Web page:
If you're a marketer and you put content online...you want data. Data is what tells us our ideas our working. Data is also what tells us our ideas are falling short. It's what tells us who came, where they came from, how long they hung around and if they actually did anything during their visit. The problem data loving marketers are facing these days is how to reconcile new sources of traffic and exposure with an extreme lack of insight into how people are interacting with our content.
With the rise of social media marketing and so much content moving from our web sites onto these third party social media sites, it gets frustrating to try and track data. Sure, you can keep tabs on mentions and incoming traffic from those social media stories, links, videos and so on...but we rarely have insight into how people interact with our content when the content isn't on our site.
We're starting to have more options on tracking this data, (Twitter users can rely on Twitstat and Tweet Scan) but we've got a long way to go. That's why I was pleased to see YouTube's announcement that they'll be offering up video analytics to their users.
Today we're releasing YouTube Insight, a free tool that enables anyone with a YouTube account to view detailed statistics about the videos that they upload to the site.
YouTube points out the potential in their blog post announcing the feature.
...using these metrics, you can increase your videos' view counts and improve your popularity on the site. For instance, you might learn that your videos are most popular on Wednesdays, that you have a huge following in Spain, or that new videos that play off previous content become more popular more quickly. With this information, you can concentrate on creating compelling new content that appeals to your target audiences, and post these videos on days you know these viewers are on the site. (Maybe even post your next video in Spanish?)
So how do you view these stats in your YouTube account?
Step 1: Log in to YouTube and go to your account page. Look for the "Videos, Favorites & Playlists" link under Manage my Videos.
Step 2: Find the video you want to get the information on and click on the "About this Video" button.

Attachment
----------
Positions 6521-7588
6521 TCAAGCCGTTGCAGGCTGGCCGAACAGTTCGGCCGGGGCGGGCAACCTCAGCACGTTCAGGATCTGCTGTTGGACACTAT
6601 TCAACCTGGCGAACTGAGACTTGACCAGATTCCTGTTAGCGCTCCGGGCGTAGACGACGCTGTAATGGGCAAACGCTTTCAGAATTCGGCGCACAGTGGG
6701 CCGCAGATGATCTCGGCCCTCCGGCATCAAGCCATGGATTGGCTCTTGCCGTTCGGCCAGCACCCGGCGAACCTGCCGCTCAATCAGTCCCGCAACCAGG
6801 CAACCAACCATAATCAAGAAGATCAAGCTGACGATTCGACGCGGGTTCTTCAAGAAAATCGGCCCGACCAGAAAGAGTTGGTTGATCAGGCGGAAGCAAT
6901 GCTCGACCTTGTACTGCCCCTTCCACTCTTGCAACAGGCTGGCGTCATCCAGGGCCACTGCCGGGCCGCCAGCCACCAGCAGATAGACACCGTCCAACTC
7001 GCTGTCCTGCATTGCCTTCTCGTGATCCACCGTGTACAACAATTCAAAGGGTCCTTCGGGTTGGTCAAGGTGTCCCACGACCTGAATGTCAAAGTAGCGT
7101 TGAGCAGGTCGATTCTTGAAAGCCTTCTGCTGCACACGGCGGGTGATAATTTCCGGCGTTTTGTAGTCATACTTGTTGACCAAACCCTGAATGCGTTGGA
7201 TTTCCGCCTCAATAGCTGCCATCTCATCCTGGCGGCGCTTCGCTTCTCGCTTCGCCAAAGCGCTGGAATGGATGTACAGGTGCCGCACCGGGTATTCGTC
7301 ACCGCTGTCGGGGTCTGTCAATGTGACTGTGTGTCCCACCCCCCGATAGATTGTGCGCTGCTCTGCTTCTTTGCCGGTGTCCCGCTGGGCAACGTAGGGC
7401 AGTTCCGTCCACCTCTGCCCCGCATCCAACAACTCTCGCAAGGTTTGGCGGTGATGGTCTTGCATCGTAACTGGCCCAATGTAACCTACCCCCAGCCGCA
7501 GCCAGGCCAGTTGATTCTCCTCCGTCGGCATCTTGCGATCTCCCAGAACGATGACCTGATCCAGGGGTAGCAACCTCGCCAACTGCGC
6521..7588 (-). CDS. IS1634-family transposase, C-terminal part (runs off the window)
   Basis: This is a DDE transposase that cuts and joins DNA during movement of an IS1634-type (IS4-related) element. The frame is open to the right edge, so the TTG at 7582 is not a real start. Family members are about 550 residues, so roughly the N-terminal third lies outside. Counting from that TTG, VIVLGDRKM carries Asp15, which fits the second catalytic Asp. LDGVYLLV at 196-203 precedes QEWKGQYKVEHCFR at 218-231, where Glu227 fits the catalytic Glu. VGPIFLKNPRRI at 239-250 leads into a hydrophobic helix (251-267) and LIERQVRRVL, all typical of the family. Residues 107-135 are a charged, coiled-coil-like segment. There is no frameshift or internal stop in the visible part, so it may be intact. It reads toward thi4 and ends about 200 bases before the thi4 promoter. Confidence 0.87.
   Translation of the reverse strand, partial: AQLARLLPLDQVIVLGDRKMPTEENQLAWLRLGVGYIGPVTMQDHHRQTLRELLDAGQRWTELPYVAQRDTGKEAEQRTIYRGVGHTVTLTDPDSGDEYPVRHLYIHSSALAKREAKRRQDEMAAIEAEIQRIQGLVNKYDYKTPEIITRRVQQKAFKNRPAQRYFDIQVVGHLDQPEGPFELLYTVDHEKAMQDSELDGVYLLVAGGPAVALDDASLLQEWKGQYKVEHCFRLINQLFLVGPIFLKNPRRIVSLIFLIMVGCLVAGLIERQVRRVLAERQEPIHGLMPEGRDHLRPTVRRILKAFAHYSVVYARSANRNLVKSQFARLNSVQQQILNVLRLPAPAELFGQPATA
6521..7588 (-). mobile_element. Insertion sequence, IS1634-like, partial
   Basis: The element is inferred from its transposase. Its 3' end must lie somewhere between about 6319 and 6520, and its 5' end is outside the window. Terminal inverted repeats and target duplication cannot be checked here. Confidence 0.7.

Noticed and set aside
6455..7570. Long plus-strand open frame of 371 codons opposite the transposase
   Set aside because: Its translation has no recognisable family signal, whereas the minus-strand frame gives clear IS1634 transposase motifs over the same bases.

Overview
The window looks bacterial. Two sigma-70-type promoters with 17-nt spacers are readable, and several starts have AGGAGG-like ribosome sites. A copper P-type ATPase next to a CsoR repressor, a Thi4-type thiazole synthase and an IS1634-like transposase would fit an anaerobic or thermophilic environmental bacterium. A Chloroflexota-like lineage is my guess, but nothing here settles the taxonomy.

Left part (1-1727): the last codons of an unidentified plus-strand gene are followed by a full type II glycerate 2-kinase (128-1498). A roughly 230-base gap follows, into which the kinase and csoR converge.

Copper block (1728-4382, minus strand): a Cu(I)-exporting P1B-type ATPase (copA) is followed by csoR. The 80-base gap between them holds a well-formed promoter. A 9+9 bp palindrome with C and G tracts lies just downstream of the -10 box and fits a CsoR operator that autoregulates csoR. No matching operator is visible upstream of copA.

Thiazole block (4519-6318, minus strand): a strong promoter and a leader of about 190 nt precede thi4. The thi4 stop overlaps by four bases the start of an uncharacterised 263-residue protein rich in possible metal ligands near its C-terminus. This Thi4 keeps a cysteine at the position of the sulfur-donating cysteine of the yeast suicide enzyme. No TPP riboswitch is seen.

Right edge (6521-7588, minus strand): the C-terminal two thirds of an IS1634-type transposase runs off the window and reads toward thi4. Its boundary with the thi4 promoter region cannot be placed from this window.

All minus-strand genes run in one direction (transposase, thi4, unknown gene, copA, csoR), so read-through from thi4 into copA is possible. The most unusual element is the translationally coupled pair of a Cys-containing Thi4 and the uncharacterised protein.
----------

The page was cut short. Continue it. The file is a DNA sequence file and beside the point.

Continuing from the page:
Step 3: Check out the data!
Right now, the data breaks your traffic down by date and by geographical region.
When it comes to viewing the traffic by date, YouTube gives you a handle little slider that lets you move back and forth to view data over a long period of time. As you move the slider at the bottom, the data viewable on the chart moves to match your selected dates. You can even expand the size of the slider bar so you can view data over a larger range of dates all at once. Overall, it's a pretty slick way of doing things.
On the geographical data, you start with a default view of traffic from around the globe. Users can either click on a country or use a drop down box to select a continent to view data from. In the image above, I've zoomed in on traffic from the United States. You can quickly see the majority of views for our video come from California, Texas, Ohio and New York.
What's interesting is how you can match up the traffic levels on the left with your geographical region on the right.
For instance, take a look at the traffic level for the video in early March when I narrow the field to Ohio visitors.
Now, look at data for traffic from California for the exact same time period.
For some reason, our visits from California tended to spark higher and faster than our visits from Ohio. A more connected audience? Perhaps. Or maybe Ohio Internet users just aren't in as much a hurry to go view videos and read RSS feeds as our west coast friends.
What's interesting is that I can use that same information to spot a giant surge in Ohio when the event was blogged by Anita Campbell. While Anita is hugely popular with small business owners around the country, she's based out of Cleveland and likely has a very strong Ohio reader base. Matching up the dates the video was blogged with the location of the bloggers can go a long way toward helping me see how audiences vary not only by site, but by region.
YouTube says they have more data on the way. On their list is a more specific break down of just how visitors found their way to a particular video. In the meantime, it's certainly worth while to get in there to play around with your data.
Jennifer Laycock is the Editor of Search Engine Guide, the Social Media Faculty Chair for MarketMotive and offers small business social media strategy & consulting. Jennifer enjoys the challenge of finding unique and creative ways to connect with consumers without spending a fortune in marketing dollars. Though she now prefers to work with small businesses, Jennifer’s clients have included companies like Verizon, American Greetings and Highlights for Children.
Copyright © 1998 - 2018 Search Engine Guide All Rights Reserved. Privacy